RAPID/Best Practices/Energy Recovery Hydropower
Energy Recovery Hydropower
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Energy recovery hydropower is one of the most cost-effective types of new hydropower development because it is constructed utilizing existing infrastructure, and it is typically able to complete Federal Energy Regulatory Commission review in 60 days. Recent changes in federal and state policy have supported energy recovery hydropower. In addition, some states have development programs and policies to support energy recovery hydropower, including resource assessments, regulatory streamlining initiatives, and grant and loan programs to reduce project development costs.
Moving and treating water for thermoelectric power, irrigation, industrial use, and public water supply can be energy intensive, consuming 4% of the total electricity generated in the United States. Congressional Research Service – Energy-Water Nexus: The Water Sector’s Energy Use. Moving water is particularly energy intensive in the West— in some instances large quantities of water are pumped over long distances and significant elevations. National Resources Defense Council – Energy Down the Drain: The Hidden Costs of California’s Water Supply. For example, a 2005 California study estimated that 19% of the state’s electricity consumption was related to moving water. California Energy Commission – Statewide Small Hydropower Resource Assessment. About 355 billion gallons of water are withdrawn daily from U.S. surface and groundwater sources and large uses of the water include thermoelectric power generation, irrigation, industrial use, and public supply (municipal water use). United States Geological Survey – Estimated Use of Water in the United States in 2010.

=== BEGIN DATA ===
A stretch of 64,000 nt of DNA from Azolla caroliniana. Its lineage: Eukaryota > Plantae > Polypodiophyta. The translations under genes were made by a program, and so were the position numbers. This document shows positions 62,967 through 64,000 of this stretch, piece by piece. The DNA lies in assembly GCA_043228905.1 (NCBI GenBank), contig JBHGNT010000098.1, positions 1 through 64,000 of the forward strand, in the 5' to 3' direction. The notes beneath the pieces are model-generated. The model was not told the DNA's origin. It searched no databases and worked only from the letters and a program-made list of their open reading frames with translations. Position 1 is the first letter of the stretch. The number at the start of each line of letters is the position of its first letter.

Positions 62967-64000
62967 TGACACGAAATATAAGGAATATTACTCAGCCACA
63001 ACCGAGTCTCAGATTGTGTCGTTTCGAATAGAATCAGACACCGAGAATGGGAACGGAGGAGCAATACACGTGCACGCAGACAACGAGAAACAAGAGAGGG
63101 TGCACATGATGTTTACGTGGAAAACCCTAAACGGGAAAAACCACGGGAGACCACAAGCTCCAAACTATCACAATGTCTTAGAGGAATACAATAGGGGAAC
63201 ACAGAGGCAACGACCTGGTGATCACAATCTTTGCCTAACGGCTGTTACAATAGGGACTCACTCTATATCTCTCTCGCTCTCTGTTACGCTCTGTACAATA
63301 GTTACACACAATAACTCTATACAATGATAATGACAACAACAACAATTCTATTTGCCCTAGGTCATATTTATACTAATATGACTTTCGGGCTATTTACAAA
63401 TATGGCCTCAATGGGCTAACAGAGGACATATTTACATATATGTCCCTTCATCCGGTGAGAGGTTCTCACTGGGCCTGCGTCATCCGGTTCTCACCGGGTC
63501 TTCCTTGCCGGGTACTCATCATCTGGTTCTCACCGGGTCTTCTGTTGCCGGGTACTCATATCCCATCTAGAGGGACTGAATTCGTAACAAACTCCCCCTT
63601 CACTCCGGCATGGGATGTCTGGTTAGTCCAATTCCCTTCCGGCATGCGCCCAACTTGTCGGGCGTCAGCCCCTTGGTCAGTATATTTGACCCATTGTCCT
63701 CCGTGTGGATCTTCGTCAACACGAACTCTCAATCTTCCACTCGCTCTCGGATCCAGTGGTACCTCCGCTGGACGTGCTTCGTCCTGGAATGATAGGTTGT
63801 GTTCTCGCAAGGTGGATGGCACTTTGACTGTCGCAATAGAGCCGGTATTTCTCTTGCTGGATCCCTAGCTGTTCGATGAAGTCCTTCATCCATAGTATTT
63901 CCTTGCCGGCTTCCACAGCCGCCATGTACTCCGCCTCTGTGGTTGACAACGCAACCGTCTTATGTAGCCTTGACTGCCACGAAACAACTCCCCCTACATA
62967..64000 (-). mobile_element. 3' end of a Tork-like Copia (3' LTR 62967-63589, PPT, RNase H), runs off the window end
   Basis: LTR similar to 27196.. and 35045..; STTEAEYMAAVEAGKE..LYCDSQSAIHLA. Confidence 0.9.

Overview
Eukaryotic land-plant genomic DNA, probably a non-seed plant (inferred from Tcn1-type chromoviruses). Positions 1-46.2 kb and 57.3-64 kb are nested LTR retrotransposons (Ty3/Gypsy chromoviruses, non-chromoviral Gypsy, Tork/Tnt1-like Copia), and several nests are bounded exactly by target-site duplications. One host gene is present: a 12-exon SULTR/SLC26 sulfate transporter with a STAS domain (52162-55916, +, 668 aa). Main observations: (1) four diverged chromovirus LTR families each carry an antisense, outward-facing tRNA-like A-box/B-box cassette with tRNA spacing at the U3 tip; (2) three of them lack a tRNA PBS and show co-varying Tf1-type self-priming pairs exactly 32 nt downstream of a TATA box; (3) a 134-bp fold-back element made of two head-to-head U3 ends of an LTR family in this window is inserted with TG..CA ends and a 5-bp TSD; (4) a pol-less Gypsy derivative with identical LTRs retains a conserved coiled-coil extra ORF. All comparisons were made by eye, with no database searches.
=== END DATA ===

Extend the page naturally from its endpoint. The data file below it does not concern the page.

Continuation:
Some of this energy can be economically recaptured through energy recovery hydropower, harnessing mechanical energy from existing pressurized water supply pipelines. The primary market driver for energy recovery hydropower is the opportunity for water system operators to lower operational costs by offsetting energy costs with on-site hydropower generation. Unlike other hydropower technologies, there has not yet been a comprehensive national assessment of the potential for energy recovery hydropower, although there have been related federal and state assessments for conduit hydropower generally. A 2014 Oak Ridge National Laboratory study identified approximately 1–2 GW of untapped hydroelectric potential at existing conduits, of which 104 MW was at 373 U.S. Bureau of Reclamation - owned canals. Oak Ridge National Laboratory – Opportunities for Energy Development in Water Conduits.
Defining Energy Recovery Hydropower
Energy recovery hydropower is a subset of what is commonly known as conduit hydropower. For the purposes of this report, energy recovery hydropower can be defined as follows:
…hydropower built using an existing, pressurized, manmade water conveyance that is already diverting water from a natural waterway for the distribution of water for agricultural, municipal, or industrial consumption and not primarily for the generation of electricity.